About the FMLA

The FMLA was enacted in 1993, in an effort to balance the conflicting demands of the work and family environments. It requires covered employers to grant unpaid, job-protected leave to employees for family and medical reasons that qualify under a certain criteria.  Common examples of such reasons include personal or family illness, pregnancy, and military leave.  The employee on leave is guaranteed job security during this time, and employee health benefits are unaffected.  The Wage and Hour Division of the Department of Labor oversees the administration of the FMLA.

 

Basics of the FMLA

The FMLA grants eligible employees 12 weeks of unpaid leave during any 12-month period.  These 12 weeks can be used all at once, but are usually split into smaller, periodic segments.  In theory, this allows the employee time to deal with health conditions, either personal or within their family; recovery periods following illness or surgery; and matters surrounding pregnancy, childbirth, childcare, foster care, or adoption.  Psychiatric disorders, chronic physical conditions, and lifelong conditions like CP or autism also qualify for unpaid leave.  This can be a lifesaver for many special needs parents, allowing them to be present during important medical, emotional, and psychological milestones.

To be eligible for FMLA leave, employees must first work at a business for a minimum of 12 months – and must clock at least 1,250 hours during that period.  Both public and private sector companies are covered by the FMLA, but companies must employ at least 50 workers within a 75-mile radius to be eligible.

 

Potential Issues with FMLA Leave

Some parents of kids with CP have criticized certain shortcomings of the FMLA.  One common complaint is that employees often need FMLA leave within the first 12 months of employment – before they are technically eligible.  Parents of special needs children will almost certainly have relevant commitments, like physical therapy sessions or medical appointments, long before the 12-month mark.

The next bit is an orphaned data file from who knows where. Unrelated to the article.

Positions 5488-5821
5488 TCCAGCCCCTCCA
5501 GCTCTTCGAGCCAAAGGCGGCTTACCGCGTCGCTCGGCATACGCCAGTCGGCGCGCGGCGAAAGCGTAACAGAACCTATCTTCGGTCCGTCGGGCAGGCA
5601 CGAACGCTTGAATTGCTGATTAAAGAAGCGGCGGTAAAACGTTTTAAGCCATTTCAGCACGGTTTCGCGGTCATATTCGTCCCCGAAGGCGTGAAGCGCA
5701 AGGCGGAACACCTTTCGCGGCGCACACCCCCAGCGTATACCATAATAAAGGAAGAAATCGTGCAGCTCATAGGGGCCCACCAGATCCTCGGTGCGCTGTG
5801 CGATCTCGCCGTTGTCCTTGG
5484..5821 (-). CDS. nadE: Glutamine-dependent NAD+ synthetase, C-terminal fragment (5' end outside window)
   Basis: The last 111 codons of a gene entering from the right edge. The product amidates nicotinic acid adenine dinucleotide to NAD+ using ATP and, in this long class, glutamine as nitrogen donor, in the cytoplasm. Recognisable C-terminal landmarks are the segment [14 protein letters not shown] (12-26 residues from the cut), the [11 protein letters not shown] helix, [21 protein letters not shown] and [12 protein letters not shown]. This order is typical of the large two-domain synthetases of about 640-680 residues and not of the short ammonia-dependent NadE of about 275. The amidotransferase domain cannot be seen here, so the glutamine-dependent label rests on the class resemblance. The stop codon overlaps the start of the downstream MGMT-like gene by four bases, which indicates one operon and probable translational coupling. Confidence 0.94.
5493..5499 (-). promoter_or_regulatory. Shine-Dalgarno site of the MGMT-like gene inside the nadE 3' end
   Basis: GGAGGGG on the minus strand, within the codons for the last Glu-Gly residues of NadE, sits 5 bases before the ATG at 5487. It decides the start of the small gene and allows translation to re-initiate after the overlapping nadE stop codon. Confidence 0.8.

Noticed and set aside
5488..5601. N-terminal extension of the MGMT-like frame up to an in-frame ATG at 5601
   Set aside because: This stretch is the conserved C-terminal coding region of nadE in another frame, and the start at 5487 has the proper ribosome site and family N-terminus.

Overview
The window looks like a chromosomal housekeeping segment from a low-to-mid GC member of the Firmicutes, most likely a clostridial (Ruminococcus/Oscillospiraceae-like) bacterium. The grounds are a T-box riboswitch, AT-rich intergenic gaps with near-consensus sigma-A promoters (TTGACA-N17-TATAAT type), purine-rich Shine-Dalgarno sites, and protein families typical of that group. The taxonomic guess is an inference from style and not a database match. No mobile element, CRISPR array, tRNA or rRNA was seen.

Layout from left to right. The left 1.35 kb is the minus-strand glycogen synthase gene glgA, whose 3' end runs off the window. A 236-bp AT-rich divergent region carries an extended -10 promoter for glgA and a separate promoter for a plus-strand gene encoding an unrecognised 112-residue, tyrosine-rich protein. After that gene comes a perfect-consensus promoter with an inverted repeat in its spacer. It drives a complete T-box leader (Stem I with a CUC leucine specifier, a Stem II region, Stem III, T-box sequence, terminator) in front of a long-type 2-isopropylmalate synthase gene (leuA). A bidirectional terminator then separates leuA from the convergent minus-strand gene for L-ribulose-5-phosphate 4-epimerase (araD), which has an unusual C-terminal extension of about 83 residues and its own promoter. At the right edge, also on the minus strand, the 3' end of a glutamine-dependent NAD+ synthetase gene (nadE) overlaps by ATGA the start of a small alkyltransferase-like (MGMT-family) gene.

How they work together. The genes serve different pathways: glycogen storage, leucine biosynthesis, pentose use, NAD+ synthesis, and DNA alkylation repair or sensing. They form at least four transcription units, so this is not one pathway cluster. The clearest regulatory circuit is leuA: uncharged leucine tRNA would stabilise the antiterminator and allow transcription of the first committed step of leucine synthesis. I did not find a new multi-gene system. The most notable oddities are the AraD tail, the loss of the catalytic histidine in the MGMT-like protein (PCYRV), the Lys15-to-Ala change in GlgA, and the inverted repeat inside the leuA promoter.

Another common complaint is that, in many ways, FMLA leave is up to the employer’s discretion.   For example, there is no set standard for what constitutes “proof” of a medical condition.  An uncooperative boss may demand further documentation, even after you’ve provided sufficient evidence of your child’s CP.  Employers frustrated by your absence can technically create excuses and fire you, allegedly “for other reasons.”  In certain circumstances, your boss can even decide that your absence is “undue” or overly “disruptive” and simply deny your leave.  Unfortunately, the effectiveness of the FMLA relies somewhat on your boss’s personality.  It’s important to research your rights under the FMLA thoroughly – especially if you know that your boss can be difficult.

 

Further Resources

Wayne State University developed a helpful online information pamphlet about the FMLA.  Bright Tots, an autism advocacy website, published this guide to the FMLA specifically for parents of special needs children.  These two resources may offer answers to some of your questions about the FMLA.  You can also contact the Department of Disability Services in your state and request an “advocate” for your case.  Many advocates are lawyers and can help you understand your rights in the workplace.

If you have CP yourself, and are struggling to establish a tolerable workplace situation, consider researching the Americans with Disabilities Act of 1990.  This is a civil rights law prohibiting discrimination based on disability.  It only applies in certain circumstances, but there’s a big chance it can be invoked to defend your cause.

We wish you the best of luck in obtaining a fair and compassionate workplace situation!  And we hope you’ll report back to us on your FMLA experiences, so we can share them with other families.

 

Join Our Family

Sign up for our free e-newsletter for more blogs, articles, and news about CP kids and their families.